An introduction to the management of audio, film, and video archives with an emphasis on the history of recording, best practices for preservation and access, and copyright. Through selected readings, lecture, class discussion, assignment, and hands-on demonstration, students will gain an understanding of the history of recording, format identification, storage and handling, philosophy of media preservation, and copyright.
Grading status: Letter grade.

INLS 660. Social Media and Society: A Theoretical and Empirical Overview. 3 Credits.

Explores the evolution, implications, and complications of social media in multiple spheres of life including sociality, community, politics, power and inequality, education, and information from theoretical and empirical perspectives.
Grading status: Letter grade.

INLS 672. Web Development II. 3 Credits.

Study of design and implementation of applications using both client and server side configuration and programming. Example topics include PHP, ruby on Rails, and Javascript.
Requisites: Prerequisite, INLS 572.
Grading status: Letter grade.

INLS 690. Intermediate Selected Topics. 1-3 Credits.

Exploration of a special topic not otherwise covered in the curriculum, at an intermediate level. Previous offering of this course does not predict future availability; new courses may replace these. Topic varies by instructor.
Repeat rules: May be repeated for credit; may be repeated in the same term for different topics; 9 total credits. 3 total completions.
Grading status: Letter grade.

INLS 691H. Research Methods in Information Science. 3 Credits.

Senior standing and permission of the instructor. Restricted to information science majors. An introduction to research methods used in information science. Includes the writing of a research proposal.
Gen Ed: CI, EE-Mentored Research.
Grading status: Letter grade.

INLS 692H. Honors Thesis in Information Science. 3 Credits.

Senior standing and permission of the instructor. Restricted to information science majors Students in the SILS undergraduate honors program engage in independent research and write an honors thesis reporting the research under the supervision of a faculty member.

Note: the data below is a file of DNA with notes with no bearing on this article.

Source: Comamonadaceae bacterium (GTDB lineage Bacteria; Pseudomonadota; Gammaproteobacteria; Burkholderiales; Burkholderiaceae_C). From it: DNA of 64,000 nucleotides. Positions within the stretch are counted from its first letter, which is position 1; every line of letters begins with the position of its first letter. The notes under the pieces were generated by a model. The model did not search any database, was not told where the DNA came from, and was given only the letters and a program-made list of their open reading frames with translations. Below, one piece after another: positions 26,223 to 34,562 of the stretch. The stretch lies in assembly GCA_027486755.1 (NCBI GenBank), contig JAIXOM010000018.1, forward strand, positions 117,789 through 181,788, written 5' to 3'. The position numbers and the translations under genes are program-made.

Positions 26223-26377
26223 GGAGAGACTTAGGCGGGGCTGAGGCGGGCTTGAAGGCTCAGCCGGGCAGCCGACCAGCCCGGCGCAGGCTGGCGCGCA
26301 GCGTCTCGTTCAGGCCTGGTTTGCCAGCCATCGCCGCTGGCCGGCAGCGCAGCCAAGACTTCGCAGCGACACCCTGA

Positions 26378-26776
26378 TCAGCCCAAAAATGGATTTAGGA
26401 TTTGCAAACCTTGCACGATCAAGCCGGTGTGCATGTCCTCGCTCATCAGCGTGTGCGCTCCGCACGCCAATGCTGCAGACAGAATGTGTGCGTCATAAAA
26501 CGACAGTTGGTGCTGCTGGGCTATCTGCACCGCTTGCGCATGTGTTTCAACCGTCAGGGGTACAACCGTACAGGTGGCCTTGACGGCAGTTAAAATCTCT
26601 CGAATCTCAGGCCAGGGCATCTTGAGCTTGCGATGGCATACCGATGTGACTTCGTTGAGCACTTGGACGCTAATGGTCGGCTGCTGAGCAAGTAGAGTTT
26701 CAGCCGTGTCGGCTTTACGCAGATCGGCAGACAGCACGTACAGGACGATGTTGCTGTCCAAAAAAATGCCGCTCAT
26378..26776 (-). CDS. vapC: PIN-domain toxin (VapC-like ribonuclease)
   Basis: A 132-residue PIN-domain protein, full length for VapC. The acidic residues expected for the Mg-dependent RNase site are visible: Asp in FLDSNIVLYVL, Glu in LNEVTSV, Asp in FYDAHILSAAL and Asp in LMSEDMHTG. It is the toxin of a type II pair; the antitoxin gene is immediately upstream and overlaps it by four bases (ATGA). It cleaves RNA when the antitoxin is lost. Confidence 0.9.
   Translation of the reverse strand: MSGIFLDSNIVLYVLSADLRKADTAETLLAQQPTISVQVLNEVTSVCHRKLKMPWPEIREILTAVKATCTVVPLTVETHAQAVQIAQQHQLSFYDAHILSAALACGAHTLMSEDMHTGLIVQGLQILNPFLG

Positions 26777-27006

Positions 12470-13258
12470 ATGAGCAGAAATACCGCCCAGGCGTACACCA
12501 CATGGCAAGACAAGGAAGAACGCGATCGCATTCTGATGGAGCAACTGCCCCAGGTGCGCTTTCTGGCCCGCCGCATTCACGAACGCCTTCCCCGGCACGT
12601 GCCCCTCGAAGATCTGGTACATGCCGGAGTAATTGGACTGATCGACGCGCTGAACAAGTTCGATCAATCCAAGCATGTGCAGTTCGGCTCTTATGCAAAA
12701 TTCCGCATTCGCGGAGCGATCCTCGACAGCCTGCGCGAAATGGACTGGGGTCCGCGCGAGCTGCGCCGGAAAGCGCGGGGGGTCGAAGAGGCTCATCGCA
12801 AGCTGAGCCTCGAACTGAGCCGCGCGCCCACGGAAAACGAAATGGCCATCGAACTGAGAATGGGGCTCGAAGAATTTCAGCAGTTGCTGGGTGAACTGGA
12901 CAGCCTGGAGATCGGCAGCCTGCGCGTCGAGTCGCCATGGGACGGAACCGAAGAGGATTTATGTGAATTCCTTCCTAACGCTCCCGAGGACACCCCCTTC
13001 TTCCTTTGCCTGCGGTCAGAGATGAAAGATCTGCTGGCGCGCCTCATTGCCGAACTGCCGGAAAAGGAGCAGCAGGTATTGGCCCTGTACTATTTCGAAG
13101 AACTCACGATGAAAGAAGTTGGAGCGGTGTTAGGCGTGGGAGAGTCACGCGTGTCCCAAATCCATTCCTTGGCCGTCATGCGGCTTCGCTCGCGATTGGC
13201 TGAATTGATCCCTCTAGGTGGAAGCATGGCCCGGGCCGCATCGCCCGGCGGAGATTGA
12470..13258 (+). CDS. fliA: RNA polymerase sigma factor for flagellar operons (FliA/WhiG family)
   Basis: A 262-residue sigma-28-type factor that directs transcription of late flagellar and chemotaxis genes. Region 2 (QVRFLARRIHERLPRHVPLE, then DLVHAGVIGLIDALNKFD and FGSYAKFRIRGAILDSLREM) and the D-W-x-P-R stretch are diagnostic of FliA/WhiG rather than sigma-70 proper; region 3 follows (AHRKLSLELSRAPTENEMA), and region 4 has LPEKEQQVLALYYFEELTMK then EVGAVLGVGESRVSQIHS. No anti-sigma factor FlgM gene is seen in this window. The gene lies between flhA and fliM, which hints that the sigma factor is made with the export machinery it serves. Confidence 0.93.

Gen Ed: EE-Mentored Research.
Grading status: Letter grade.

INLS 696. Study in Information and Library Science. 1-3 Credits.

Study by an individual student on a special topic under the direction of a specific faculty member. Six credit maximum for master's students. Graduate faculty.
Requisites: Prerequisite, permission of the instructor.
Repeat rules: May be repeated for credit; may be repeated in the same term for different topics; 6 total credits. 2 total completions.
Grading status: Letter grade.

INLS 697. Information Science Capstone. 3 Credits.

Senior standing required. Information science major or minor. Contemporary topics of information science, information systems, information technology, information design, and information management. Assessment of future impact of new developments.
Grading status: Letter grade.

Graduate-level Courses

INLS 700. Scholarly Communication. 1.5 Credit.

Addresses how scholars approach academic work; social relationships within academia; external stakeholders in the scholarly communication system; and emerging technologies' impact upon work practices. Intended for students interested in academic libraries or digital collections of scholarly materials, and/or conducting research on scholarly communication.
Requisites: Prerequisite, INLS 500 or permission of instructor.

INLS 701. Information Retrieval Search Strategies. 3 Credits.

Investigates information retrieval techniques and strategies from the world of electronic information sources, including commercial and Internet databases and search engines. Data analysis, marketing, and end-user products and services are explored.
Requisites: Prerequisite, INLS 501 or INLS 509.

INLS 702. Social Science Information. 1.5 Credit.

Survey of information and its needs in the social sciences, with an emphasis on information use and search strategies and on information resources.
Requisites: Prerequisite, INLS 501.

INLS 703. Science Information. 3 Credits.

Survey of the communication of scientific information and the information sources in the physical and biological sciences; emphasis on major bibliographic and fact sources, including online reference services.
Requisites: Prerequisite, INLS 501.